Gorge is one of Devon's gems...it's the deepest gorge in the whole
of the south West, and it's surrounded by ancient woodland.
The river Lyd at this stretch is fast flowing, and the gorge features
two "must see" attractions - the White Lady Waterfall
and Devil's Cauldron.
To take everything in, it's best to do the entire walk - but this
is only suitable for fit, able-bodied people. There are alternative,
easier, and shorter routes for disabled people and those who are
less fit - but even these aren't exactly easy walks.
The full route is around three miles long, and takes approximately
two hours. If you want to stop to take in the views and fresh air
- or to make use of the much-needed seats - the walk could take
three to four hours.
start is sign-posted from the National Trust's entrance and shop
at Lydford Gorge.
There is also a free map of the route, which helps you to make your
way around the gorge by following the numbered posts.
The first section of the walk takes you through Lambhole Wood -
a mix of lime, elm, hawthorn, cherry, laurel, and horse chestnut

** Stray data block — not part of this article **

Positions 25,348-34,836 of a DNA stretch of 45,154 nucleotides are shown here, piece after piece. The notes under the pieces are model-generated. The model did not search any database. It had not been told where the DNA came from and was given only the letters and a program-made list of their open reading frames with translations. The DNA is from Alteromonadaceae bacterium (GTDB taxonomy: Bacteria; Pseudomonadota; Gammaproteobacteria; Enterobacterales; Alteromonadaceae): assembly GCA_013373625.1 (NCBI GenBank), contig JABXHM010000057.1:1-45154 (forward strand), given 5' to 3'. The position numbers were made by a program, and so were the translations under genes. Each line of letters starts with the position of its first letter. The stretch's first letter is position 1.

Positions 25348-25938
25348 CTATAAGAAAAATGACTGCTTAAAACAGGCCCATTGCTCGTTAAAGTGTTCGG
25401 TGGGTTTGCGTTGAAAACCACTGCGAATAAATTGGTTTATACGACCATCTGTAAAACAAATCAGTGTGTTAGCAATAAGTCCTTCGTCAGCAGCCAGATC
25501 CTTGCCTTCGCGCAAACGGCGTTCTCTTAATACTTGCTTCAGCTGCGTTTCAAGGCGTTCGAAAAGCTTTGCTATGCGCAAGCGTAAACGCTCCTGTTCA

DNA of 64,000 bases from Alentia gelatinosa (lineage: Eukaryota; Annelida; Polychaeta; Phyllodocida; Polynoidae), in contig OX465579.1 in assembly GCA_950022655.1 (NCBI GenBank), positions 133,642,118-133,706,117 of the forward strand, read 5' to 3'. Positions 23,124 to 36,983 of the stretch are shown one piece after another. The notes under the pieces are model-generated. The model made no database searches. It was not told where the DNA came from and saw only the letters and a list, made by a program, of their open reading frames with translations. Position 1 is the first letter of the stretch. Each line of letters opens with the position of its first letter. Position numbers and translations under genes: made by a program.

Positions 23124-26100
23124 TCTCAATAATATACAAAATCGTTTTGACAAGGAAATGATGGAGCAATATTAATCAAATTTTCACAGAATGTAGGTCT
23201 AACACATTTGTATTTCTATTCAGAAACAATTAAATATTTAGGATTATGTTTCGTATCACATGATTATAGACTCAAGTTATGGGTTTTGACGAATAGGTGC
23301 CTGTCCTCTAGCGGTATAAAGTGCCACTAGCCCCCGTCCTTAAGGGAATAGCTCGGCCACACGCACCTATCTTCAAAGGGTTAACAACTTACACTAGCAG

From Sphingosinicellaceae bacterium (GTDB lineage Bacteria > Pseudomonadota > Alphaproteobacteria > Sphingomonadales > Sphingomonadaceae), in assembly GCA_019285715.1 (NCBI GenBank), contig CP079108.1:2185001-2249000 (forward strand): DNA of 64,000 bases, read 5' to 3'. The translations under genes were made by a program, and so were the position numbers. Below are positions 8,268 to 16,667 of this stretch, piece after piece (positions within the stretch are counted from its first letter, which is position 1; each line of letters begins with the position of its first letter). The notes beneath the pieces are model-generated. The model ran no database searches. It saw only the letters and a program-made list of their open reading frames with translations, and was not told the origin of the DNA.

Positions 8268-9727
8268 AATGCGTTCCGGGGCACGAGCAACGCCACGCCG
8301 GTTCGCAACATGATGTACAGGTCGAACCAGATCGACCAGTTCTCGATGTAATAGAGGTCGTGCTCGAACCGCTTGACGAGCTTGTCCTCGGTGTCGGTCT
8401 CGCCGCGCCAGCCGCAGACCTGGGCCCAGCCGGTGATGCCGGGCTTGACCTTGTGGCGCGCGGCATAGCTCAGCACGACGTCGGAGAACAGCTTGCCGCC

trees. The flora around the streams here make it a real haven for
You're completely surrounded by the trees in this section, and it
can feel almost dark even on a bright day.
Passing through the dense Watervale Wood, you enter the gorge...and
at the bottom of the steep slope is the White Lady Waterfall. The
waterfall is 90ft high and the rushing water comes down almost vertically.
The birds love this spot, and if you're lucky you'll catch a glimpse
of a heron, or a kingfisher.
course, the problem with walking down a steep slope is that at some
point, you'll have to go up a steep slope too. So be prepared...
First of all though, there's Oldcleave Wood - full of oaks - and
Tunnel Falls, where a series of potholes have been formed by erosion.
The walk here is next to the river, and takes your over slippery
granite, so you have to hold on to the rail which is provided. Depending
on the river height, the water can be quite close to your feet!
The secret here is to take things carefully. Pixie Glen offers a
rare moment of calm, before The Devil's Cauldron. The potholes and
black rock take a battering from the white, foaming water, which
is heard long before it's seen.
This is the highlight of the walk for many people, so make sure
you take in the view before negotiating the climb back to the top:
the end of the walk.
The National Trust, which manages Lydford Gorge, stresses this walk
can be arduous and dangerous - so you must wear suitable footwear.
The opening hours vary according to the time of year, and some sections
can be closed to the public in certain conditions.
It's a good idea to phone ahead first for details. The National
Trust at Lydford Gorge is on 01822 820320.